Very helpful Review
A perfumer's triumph
This is evocative of a promenade in a fragrant, opulent rose garden, it is an hommage to the rose, and the name looks back to the orient, because this rose does not come from an English garden...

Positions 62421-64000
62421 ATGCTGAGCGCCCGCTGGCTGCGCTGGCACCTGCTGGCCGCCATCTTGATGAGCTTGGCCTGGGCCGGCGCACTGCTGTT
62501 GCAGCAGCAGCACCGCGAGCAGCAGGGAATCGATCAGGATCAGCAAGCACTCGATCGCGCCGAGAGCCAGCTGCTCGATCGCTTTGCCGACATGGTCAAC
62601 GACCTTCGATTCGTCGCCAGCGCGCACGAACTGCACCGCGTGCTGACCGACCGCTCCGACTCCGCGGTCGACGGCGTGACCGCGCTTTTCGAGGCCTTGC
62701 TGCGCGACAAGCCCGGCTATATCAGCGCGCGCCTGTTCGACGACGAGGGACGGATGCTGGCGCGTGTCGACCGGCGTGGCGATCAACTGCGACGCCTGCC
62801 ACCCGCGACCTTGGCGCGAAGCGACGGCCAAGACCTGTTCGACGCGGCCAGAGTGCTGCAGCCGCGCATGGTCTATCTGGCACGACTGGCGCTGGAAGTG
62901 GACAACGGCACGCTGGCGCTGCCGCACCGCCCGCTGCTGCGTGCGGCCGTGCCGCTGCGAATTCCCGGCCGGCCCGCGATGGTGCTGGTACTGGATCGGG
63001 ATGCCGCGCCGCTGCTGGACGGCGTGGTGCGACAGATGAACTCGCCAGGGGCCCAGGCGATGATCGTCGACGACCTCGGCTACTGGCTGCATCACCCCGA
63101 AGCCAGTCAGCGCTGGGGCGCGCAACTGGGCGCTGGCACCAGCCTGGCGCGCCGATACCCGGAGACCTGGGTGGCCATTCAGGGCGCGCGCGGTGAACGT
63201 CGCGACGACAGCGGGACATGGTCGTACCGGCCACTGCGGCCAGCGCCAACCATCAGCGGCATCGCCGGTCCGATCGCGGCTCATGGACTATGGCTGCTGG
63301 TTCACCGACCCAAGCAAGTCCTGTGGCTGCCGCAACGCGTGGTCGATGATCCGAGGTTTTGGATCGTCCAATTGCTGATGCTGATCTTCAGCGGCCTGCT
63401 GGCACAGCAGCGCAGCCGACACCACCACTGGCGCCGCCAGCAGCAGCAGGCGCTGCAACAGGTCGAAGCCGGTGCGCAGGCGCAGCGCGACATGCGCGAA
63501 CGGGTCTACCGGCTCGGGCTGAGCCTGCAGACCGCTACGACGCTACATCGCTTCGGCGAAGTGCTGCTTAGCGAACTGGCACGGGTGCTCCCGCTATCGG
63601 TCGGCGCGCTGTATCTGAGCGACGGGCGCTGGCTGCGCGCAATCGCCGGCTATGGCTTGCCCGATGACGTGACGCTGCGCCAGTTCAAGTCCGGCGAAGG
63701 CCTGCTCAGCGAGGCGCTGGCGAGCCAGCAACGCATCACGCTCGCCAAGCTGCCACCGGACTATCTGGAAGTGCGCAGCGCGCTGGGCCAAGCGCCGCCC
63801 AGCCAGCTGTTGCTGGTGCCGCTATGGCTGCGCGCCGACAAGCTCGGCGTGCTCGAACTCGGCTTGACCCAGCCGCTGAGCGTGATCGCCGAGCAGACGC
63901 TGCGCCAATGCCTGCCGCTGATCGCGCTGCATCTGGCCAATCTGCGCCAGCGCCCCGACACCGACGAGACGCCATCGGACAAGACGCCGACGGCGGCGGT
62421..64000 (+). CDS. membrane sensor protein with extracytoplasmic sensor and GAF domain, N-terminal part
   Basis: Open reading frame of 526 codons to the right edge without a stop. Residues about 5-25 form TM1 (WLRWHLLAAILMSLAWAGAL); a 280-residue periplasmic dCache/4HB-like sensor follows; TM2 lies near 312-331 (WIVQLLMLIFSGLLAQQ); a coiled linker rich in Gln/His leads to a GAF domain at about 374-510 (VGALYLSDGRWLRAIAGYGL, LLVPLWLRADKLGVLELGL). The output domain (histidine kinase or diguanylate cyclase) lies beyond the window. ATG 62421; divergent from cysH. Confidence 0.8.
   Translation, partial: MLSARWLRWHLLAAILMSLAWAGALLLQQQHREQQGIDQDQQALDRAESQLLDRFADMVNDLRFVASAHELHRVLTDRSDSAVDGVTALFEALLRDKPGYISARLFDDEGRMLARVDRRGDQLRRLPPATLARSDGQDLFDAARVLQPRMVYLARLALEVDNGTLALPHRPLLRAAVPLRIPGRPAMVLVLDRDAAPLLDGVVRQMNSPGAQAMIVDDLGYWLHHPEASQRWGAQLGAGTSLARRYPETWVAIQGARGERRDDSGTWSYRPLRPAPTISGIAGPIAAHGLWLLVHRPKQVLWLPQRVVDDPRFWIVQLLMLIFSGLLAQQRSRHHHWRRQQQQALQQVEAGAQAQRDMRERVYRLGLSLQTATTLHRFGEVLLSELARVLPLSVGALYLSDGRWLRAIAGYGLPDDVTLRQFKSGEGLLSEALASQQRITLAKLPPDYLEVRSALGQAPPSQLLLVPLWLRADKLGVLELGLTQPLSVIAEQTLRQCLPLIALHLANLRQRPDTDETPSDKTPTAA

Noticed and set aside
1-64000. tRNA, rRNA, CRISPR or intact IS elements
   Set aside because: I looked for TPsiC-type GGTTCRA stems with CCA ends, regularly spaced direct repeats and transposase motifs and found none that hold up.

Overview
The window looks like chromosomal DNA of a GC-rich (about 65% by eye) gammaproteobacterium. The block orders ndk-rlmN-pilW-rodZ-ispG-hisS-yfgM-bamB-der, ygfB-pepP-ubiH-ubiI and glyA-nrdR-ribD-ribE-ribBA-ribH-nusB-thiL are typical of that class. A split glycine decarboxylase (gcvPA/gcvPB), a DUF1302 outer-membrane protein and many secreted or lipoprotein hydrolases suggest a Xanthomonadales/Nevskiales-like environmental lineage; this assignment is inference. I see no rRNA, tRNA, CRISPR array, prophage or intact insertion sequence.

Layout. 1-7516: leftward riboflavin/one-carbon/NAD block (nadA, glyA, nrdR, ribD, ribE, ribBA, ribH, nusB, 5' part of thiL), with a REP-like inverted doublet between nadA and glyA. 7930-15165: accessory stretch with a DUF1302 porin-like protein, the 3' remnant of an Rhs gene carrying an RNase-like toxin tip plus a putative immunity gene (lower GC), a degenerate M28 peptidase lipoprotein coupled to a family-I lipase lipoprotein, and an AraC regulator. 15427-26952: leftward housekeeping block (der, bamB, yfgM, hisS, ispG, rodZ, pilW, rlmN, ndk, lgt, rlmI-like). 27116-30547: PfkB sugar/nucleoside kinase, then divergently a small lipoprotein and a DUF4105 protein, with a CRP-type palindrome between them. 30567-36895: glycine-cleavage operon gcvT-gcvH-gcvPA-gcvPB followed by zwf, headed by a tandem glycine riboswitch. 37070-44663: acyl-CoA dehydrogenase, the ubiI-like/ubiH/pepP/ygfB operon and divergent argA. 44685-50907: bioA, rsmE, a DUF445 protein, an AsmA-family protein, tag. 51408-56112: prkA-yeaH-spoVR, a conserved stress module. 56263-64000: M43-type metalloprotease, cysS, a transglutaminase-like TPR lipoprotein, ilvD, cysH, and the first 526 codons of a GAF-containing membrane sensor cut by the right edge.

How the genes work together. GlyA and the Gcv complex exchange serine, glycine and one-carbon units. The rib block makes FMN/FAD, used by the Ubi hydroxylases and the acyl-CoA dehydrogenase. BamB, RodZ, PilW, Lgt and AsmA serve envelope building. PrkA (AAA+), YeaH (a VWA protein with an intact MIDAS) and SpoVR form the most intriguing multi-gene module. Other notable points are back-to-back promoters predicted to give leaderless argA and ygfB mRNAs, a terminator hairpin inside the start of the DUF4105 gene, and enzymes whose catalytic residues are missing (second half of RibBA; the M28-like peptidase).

Sheherazadeh is the leading motive in Nahéma - and as the fairy tale develops, it shows a tender, warming aspect with vanilla, peru balm and sandalwood. In a way Nahéma is a precursor of many rose scents which were to follow later, e.g. the loud but gorgeous Paris by YSL. "Nahéma" is also one of those love or loathe perfumes - and that's a good thing. It counts among the most original, groundbreaking fragrances from the late 1970's with its fairy-tale story about the fate of two princesses from "Thousand and One Nights". Nahéma, the daughter of fire (that's what her name means) is driven by her passions and obviously, Jean-Paul Guerlain wanted to translate this idea of passion by using a whole caravan of flowers and damascones, plus a lot of warm, resinious notes. All these add up to a powerful perfume with an intricacy of floral beauty that is unique. A shimmering, dark, velvety "rose" hovers over the entire composition, it's a thriumph of the perfumer over natural, true-to-life accords, a perfume of voluptuous, rich, yet abstract flowers. If you think that "Nahéma" is too voluptuous for you, dab it on discreetly and give it a try. It's simply a masterpiece.